Though the process of appointing Vishnu Deo Sai as chief minister in Chhattisgarh was smooth as Raman Singh, who was touted by some as a claimant to the post as he had served as CM for 15 years, himself willingly performed the role of announcing Sai’s name. He had not fallen out of line even when the party high command had decided not to field his son in the 2019 Lok Sabha polls. However, in Rajasthan and Madhya Pradesh some dissenting voices may be heard.
Vasundhara Raje, who has served as chief minister of Rajasthan twice in the past, met over 45 newly elected BJP MLAs at her residence last Tuesday. These lawmakers expressed their support to her for the CM post even as the party high command is said to be mulling over appointing a new face. Her son and Jhalawar MP Dushyant Singh had reportedly tried to keep some of her loyal MLAs at a resort. She has a record of trying to have her way despite pressures from the central leadership.
In Madhya Pradesh, chief minister Shivraj Singh Chouhan has said he is not aspiring for any post and is willing to perform any responsibility entrusted to him. However, he has claimed his Ladli Behna scheme got BJP the 2/3rd majority and is meeting supporters in Chhindwara and other parts of the state, creating an impression that he is keen on a fifth term as CM.
For the record, none of these three leaders has spoken against the party till now. Meanwhile, as expected some of the MPs who contested and won the Vidhan Sabha election are cautiously pitching their candidature for the CM post.
Rebellions in the past
Former Uttar Pradesh Chief Minister Kalyan Singh enjoyed huge popularity in the wake of the Babri Mosque demolition of 1992 which led to the dismissal of his government. The Lodh OBC leader’s presence would drive the crowd of supporters into a frenzy those days.
Singh became chief minister for the second time in 1997 but had to step down a couple of years later, reportedly due to his differences with Atal Bihari Vajpayee. He walked out of the party and floated Rashtriya Kranti Party. However, he soon realised it had not made much difference to the cadre-based BJP and returned to the saffron fold in 2004. He was elected MP from Bulandshahr.
He quit BJP again in 2009 before the general elections and joined hands with Mulayam Singh Yadav-led Samajwadi Party. Though Singh was elected to the Lok Sabha from Etah as an Independent, he fell out with Yadav as the two realised it was an alliance that was not acceptable to neither Muslims nor Hindutva followers. Congress gained in the 2009 Lok Sabha polls from his unlikely partnership and won 21 seats out of 80 in Uttar Pradesh.
Singh returned to the BJP for the third time in 2014 and said it was his wish that his body be folded in the party flag when he dies. Realising his clout among the electorally significant Lodh community, BJP broke its unwritten rule of giving posts to two members of a family. While he became Governor of Rajasthan, his son Rajbir became a Lok Sabha MP and his grandson Sandeep is a minister in the Yogi Adityanath government in UP.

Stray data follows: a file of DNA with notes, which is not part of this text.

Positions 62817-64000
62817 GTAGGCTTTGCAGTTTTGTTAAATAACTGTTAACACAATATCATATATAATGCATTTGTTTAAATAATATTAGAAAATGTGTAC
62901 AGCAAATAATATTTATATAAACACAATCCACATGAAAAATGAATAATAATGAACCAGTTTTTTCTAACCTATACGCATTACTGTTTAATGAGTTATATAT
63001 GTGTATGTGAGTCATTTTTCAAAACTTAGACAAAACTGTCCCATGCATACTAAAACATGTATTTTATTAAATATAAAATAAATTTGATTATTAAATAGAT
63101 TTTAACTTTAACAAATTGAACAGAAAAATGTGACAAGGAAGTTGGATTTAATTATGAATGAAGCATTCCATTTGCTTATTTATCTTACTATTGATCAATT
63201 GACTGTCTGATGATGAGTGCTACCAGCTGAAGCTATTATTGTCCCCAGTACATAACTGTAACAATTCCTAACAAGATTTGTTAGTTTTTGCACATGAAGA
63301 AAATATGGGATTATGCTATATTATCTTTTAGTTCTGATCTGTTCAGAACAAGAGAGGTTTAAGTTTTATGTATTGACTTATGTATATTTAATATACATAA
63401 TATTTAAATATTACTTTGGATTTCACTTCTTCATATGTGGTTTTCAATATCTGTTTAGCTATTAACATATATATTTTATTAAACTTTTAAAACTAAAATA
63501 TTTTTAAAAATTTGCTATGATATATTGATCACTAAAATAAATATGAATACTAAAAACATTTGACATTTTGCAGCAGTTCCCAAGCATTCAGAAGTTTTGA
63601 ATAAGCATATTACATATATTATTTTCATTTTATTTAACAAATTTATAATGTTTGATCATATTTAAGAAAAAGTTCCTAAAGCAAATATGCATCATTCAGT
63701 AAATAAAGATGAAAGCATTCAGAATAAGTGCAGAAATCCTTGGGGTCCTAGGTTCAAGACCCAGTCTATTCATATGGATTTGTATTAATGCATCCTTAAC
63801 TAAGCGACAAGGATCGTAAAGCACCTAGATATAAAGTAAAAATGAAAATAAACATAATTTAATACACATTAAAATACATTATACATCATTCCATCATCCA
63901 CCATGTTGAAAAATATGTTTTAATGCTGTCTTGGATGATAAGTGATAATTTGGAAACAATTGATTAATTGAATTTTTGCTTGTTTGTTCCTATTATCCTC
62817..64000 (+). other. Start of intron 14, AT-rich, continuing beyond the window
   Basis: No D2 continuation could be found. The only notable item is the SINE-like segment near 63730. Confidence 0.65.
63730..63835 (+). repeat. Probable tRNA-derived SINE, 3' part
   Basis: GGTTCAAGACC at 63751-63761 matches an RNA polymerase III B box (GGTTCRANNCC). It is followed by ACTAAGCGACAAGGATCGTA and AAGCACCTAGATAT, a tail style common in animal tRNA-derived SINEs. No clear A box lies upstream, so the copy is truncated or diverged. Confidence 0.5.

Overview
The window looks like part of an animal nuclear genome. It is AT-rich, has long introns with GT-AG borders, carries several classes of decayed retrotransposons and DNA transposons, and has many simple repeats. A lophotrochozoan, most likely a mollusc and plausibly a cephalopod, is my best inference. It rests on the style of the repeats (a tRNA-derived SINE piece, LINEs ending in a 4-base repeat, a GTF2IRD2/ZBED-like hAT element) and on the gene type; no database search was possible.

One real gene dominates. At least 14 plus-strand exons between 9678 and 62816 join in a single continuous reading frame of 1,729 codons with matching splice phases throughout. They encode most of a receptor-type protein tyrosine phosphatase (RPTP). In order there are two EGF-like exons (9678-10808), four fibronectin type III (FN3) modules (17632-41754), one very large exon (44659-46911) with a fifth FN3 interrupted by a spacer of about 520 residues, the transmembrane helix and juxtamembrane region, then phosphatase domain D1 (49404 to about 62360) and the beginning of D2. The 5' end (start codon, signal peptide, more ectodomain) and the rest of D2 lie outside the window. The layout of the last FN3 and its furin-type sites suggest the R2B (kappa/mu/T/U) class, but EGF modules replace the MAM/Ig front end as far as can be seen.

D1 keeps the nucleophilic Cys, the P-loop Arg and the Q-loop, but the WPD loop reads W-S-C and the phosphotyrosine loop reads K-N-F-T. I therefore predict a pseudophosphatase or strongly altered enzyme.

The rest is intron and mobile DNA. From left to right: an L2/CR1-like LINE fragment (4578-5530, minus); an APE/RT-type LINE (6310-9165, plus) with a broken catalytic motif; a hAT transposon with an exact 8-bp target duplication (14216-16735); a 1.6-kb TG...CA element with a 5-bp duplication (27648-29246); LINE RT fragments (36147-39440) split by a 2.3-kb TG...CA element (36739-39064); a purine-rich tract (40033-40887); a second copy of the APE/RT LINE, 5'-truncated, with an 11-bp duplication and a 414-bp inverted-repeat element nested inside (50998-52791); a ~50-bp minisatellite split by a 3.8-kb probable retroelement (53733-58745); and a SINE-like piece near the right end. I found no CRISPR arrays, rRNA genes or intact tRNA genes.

Uma Bharti is another example of a leader rebelling against the BJP and paying dearly for it. She led BJP to an impressive victory in the 2003 Madhya Pradesh Vidhan Sabha elections but had to step down after just eight months and 14 days due to differences with the BJP central leadership. Like Kalyan Singh, she also formed her own party- Bharatiya Janashakti Party in April 2006.
Union Minister of State for Jal Shakti Prahlad Patel who has won the recent Assembly polls from Narsinghpur in Madhya Pradesh, had quit BJP with Bharti then.
Former Karnataka Chief Minister BS Yeddyurappa is another example of a leader who left the BJP, leading to a downfall in his fortunes as well as causing a dent in the BJP’s prospects in the only southern state where it has been in power.
Yeddyurappa had to quit as chief minister in 2011 after the BJP high command insisted he step down in the wake of charges of corruption against him. He left BJP on November 30, 2012 and launched Karnataka Janata Paksh. In the 2013 elections, though KJP won only six seats, it pulled down BJP from 110 seats in 2008 to a mere 40 seats.
Both sides realised they needed each other and Yeddyurappa merged his party with BJP on January 2, 2014 ahead of the Lok Sabha elections.
Though BJP again asked Yeddyurappa to step down as CM in July 2021 and appointed Basavaraj Bommai, the central leadership had to bow to his hold over the crucial Lingayat votes and make his son BY Vijayendra the state unit chief in November, months after losing the Assembly polls.
The exit of Shankersinh Vaghela and Keshubhai Patel also had some impact on BJP’s prospects though the Congress has been in such a weak state in Gujarat that their expulsion from the party did not affect its prospects significantly. Vaghela had formed Rashtriya Janata Party which did not create any ripples.
BJP leaders who enjoy a mass following do cause substantial damage to the party when they move out but they are also like fish out of water once they are on their own. Attempts to float their own party have come a cropper in all cases but BJP has also suffered, albeit in the short term.